Though I appreciate the level of control that photo editing programs like Photoshop and Paint Shop Pro offer, they can be too involved for my needs. When I require a few quick-and-dirty photo fixes or the ability to share my snapshots instantly, I want an app like Corel's US$40 Snapfire Plus, whose straightforward organization and editing tools will please most casual photographers. I do wish, however, that it had a little more flexibility in some of its editing functions.
Snapfire's modular user interface consists of four areas--Home, Enhance, Show, and Create--that are well laid out and easy to navigate. From Home you can perform most rudimentary tasks, such as sharing, finding, reviewing, rotating, and backing up your pictures. You can accomplish your basic editing with just a few clicks--sometimes in less than 5 minutes--but only if you work on one image at a time. Snapfire lacks batch processing for tasks like resizing and applying quick fixes, so working with multiple photos will take you longer.
Corel has applied some of the enhancement features, including straighten and makeover, found in its more capable and more expensive Paint Shop Pro program. The straighten tool worked perfectly with my slanted shot of an amphitheater, but the results from the makeover tool were less pleasing: Although it lets you remove blemishes, whiten teeth, and apply a tan to your subjects, fine-tuning and erasing the effects are difficult. If you make a mistake, you can undo, but if you're levels deep into applying effects, having to backtrack and reapply is a real hassle.
Easy e-mail sharing
Sharing a slide show via e-mail was easy: I simply selected the photos, clicked the e-mail option, clicked OK, and typed the e-mail address, and it was off. Snapfire automatically applies transitions and provides a handy preview. However, your recipients will need to download a copy of Snapfire to view your slides. (An available free version lacks features such as backup, resizing, text, image straightening, and video editing.) It would be less of an inconvenience if the slides came with an embedded player.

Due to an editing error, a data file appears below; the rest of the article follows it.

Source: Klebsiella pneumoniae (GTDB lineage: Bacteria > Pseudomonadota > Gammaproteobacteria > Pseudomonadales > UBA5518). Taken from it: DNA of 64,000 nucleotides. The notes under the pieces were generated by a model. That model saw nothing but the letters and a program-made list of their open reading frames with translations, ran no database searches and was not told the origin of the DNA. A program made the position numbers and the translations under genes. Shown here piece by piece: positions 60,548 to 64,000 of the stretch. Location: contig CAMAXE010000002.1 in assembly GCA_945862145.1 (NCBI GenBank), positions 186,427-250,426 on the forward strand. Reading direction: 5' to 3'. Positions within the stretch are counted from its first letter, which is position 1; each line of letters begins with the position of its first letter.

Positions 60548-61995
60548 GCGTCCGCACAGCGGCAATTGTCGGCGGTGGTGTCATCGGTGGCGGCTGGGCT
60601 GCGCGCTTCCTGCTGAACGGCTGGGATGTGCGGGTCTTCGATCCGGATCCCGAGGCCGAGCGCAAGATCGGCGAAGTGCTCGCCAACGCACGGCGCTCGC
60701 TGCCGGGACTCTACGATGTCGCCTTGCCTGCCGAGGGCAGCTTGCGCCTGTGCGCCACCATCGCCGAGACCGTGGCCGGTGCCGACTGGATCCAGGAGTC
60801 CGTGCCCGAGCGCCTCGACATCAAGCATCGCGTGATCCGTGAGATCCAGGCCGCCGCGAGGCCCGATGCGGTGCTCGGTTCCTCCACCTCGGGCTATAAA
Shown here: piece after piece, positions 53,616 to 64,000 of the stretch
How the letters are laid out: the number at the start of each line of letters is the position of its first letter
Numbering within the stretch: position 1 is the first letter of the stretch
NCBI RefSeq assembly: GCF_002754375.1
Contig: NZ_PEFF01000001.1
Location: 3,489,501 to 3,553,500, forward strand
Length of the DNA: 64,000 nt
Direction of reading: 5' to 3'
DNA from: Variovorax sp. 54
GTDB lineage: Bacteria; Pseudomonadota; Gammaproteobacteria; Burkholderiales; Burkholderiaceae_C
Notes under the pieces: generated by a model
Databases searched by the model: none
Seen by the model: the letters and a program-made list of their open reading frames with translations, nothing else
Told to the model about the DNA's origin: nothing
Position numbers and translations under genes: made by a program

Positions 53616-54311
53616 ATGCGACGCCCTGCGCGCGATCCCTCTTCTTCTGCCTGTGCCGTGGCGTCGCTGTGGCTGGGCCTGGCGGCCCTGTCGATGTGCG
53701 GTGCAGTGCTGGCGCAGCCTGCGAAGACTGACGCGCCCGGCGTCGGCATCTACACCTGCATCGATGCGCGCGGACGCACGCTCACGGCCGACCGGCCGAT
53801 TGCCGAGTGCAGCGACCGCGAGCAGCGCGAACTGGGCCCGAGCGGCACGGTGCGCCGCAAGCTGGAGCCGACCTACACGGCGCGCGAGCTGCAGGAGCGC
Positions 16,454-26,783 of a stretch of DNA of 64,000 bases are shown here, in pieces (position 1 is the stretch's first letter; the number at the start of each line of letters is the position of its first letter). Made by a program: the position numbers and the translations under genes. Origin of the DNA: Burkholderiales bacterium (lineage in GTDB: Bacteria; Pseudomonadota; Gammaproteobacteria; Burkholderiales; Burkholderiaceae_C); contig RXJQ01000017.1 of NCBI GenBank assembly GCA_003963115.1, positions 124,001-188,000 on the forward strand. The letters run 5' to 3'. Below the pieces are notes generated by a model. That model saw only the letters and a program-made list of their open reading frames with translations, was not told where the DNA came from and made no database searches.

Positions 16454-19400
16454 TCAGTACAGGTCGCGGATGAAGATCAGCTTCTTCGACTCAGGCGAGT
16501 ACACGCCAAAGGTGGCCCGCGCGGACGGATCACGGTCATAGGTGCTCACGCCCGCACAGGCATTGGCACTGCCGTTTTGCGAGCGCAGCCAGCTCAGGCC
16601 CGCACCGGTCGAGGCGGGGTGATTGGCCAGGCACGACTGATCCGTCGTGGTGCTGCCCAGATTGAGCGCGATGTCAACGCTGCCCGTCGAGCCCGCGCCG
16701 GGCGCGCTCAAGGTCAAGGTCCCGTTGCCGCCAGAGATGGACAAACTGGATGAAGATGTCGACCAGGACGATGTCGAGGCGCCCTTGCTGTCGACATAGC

Now that nearly all cameras and some cell phones can capture videos, it makes sense that Snapfire Plus incorporates a very basic video player and editor (an addition that is fairly typical for many photo apps nowadays). You can mix photos and videos together, creating a slide show with transitions and background music. In my tests, though, performing any of the video functions was extremely slow, even on my 2-GHz laptop with 1GB of RAM. Sometimes it took several seconds to show anything on-screen. At press time, the software lacked DVD authoring, but Corel promises to offer the feature as a US$10 add-on by December 2006.
Like many photo tools, Snapfire Plus lets you create layouts for albums, collages, greeting cards, calendars, certificates, and magazine covers. At launch, the selection of templates is sparse, but Corel plans to provide more over time via downloads. The creation process is drag-and-drop, so it's quick and easy--but don't expect a lot of creative freedom with the layouts, as certain objects and text palettes are immovable.
Snapfire is ideal for people who want a quick way to manage photos and perform minimal enhancements. For versatility, go for Paint Shop Pro, Photoshop Elements, or Photoshop. And if you're looking to save money, consider a free app like Google's Picasa: Snapfire's modular interface is more approachable, but Picasa trumps Snapfire with its speed and price.